Landing top big man Jahlil Okafor could have long-term implications for Duke.
DURHAM – Kansas won the battle, but three days later, Duke won the war.
It was an amazing week in mid-November as the nation’s two winningest programs over the last quarter century found themselves in a pair of head-to-head matchups. The first, was Nov. 12 on the court in Chicago; the second, was on the recruiting battlefield Nov. 15 when Chicago’s Jahlil Okafor and Minnesota’s Tyus Jones simultaneously completed the greatest package deal in modern recruiting history.
Kansas won the on-court matchup in the United Center, despite a spectacular performance by Duke freshman Jabari Parker.
But Okafor, the nation’s top-rated prospect, and Jones, the nation’s top-rated point guard prospect (and No. 4 overall, according to ESPN), gave Duke the long-term triumph by picking the Blue Devils over the Jayhawks.
Package deals are often proposed, but they rarely work out. There was some speculation that this one would fall apart because Jones strongly preferred Duke, while Okafor supposedly was leaning to Kansas. But the two AAU teammates insisted all along that they were committed to playing together in college and, in the end, both committed to the Blue Devils.
Make no mistake – Jones, a mature playmaker with the ability to make everybody around him play better – is a wonderful pickup for the Blue Devils, but Okafor is the one who really matters.
The commitment from the 6-10, 265-pounder from Chicago is a resounding answer to the myth that Duke can’t recruit or develop big men.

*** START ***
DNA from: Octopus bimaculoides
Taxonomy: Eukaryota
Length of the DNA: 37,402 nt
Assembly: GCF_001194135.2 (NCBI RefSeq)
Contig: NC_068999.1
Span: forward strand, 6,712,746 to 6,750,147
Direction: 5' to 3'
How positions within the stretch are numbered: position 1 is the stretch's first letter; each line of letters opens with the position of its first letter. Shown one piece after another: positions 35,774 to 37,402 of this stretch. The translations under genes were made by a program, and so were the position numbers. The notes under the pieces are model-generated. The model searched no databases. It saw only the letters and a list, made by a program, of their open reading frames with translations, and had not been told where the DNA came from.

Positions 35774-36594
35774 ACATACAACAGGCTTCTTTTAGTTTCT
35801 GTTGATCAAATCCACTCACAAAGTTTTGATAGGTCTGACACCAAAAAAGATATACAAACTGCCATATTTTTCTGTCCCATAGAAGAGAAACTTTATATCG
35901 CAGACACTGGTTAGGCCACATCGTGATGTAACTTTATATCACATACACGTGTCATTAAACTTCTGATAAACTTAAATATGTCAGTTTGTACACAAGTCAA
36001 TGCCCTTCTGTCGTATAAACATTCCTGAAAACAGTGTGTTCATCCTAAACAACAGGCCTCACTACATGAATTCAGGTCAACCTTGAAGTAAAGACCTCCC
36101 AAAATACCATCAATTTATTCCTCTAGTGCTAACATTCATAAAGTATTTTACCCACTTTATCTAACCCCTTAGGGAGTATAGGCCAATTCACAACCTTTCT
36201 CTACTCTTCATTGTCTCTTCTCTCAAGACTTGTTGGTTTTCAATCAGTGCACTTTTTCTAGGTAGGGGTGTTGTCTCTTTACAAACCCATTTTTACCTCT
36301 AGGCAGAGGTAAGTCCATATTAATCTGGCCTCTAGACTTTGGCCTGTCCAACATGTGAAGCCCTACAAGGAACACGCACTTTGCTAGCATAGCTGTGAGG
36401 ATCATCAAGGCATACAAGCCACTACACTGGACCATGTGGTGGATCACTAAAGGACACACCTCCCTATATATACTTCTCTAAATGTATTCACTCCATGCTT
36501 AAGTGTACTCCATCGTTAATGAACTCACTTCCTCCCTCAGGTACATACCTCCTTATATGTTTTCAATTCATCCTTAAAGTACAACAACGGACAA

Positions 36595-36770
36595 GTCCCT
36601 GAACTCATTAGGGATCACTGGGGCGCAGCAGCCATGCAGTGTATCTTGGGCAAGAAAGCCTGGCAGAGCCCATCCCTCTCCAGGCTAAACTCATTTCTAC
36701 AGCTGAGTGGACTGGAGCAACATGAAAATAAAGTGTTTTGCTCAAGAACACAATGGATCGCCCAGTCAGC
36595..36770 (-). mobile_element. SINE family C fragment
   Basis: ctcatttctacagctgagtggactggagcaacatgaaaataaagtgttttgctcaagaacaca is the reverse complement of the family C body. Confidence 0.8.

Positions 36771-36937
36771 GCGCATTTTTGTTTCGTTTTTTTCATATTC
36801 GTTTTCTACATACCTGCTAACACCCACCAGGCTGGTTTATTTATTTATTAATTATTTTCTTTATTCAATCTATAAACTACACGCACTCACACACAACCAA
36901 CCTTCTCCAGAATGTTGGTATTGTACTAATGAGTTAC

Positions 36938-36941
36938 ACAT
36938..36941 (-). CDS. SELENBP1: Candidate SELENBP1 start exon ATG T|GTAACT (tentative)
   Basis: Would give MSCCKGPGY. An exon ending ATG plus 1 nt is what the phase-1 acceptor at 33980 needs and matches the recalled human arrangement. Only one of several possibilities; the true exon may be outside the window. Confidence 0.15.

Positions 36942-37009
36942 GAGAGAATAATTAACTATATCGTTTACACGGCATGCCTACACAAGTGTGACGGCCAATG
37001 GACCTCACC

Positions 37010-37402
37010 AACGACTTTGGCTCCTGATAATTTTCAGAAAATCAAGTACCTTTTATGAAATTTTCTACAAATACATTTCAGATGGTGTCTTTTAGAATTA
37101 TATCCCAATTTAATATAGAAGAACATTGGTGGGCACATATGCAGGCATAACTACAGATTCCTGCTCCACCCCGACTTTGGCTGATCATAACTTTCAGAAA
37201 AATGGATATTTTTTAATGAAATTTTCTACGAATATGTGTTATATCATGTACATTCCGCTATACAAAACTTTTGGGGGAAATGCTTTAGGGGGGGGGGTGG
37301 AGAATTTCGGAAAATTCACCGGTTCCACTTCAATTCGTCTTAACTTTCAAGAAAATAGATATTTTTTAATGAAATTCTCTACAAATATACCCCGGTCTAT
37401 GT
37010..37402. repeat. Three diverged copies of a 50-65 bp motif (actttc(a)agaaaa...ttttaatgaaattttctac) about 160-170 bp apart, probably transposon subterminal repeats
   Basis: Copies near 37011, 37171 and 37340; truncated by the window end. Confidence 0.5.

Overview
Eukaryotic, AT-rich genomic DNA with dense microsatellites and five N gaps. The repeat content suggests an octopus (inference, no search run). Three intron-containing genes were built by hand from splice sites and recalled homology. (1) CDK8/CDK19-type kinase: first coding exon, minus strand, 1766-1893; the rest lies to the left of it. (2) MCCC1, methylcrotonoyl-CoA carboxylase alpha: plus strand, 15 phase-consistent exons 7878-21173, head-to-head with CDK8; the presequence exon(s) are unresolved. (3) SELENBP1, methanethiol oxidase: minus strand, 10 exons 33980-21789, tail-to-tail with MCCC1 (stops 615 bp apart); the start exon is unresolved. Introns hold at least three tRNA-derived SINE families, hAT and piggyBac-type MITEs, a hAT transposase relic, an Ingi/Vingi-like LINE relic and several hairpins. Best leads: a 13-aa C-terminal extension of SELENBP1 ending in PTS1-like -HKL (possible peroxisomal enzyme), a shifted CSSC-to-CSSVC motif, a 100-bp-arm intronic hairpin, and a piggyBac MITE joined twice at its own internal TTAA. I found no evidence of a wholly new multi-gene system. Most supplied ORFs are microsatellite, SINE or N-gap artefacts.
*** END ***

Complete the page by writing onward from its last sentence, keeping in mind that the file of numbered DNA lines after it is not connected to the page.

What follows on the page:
Forget for a moment that 15 of Mike Krzyzewski’s post players have been first-round NBA draft picks in the last three decades or that his last two starting centers – Miles and Mason Plumlee – were first-round draft picks and are currently playing in the NBA.
But fair of not, the barbs about Krzyzewski’s big man development had begun to hurt recruiting. Mitch McGary, a player the Blue Devils pursued very hard, reportedly said that he was told that if he went to Duke, all he’d do would be to rebound, play defense and set screens. Duke also missed recently on such big men prospects as Greg Monroe, Tony Parker and Austin Nichols.
The trend continued this fall. Duke was in it early for Goodluck Okonoboh, but the Blue Devils didn’t make it to the final cut for the slender 6-9 post player. Duke was a favorite to land 6-8 power forward Kevon Looney, but he surprised everybody and picked UCLA. That seemed to open the door for 6-8, 240-pound Reid Travis, but the Minnesota power forward opted instead to play for Coach K’s protégé Johnny Dawkins at Stanford.
Duke remained on the (long) list of suitors for 6-11 Texan Myles Turner (the nation’s No. 2 prospect) but was never regarded as more than a long-shot for the second best center in the class.
That chain of events made Okafor one of the most critical recruits in many, many years for Krzyzewski.
In the short term, without Okafor, Duke would be facing an uncertain future in the middle. True, Amile Jefferson ought to be bigger and better next season, and there’s always a chance that Marshall Plumlee could follow in his older brother’s footsteps and become a force in the middle, but the harsh truth is right now, Duke’s best post player in Jabari Parker (he’s also the team’s best wing).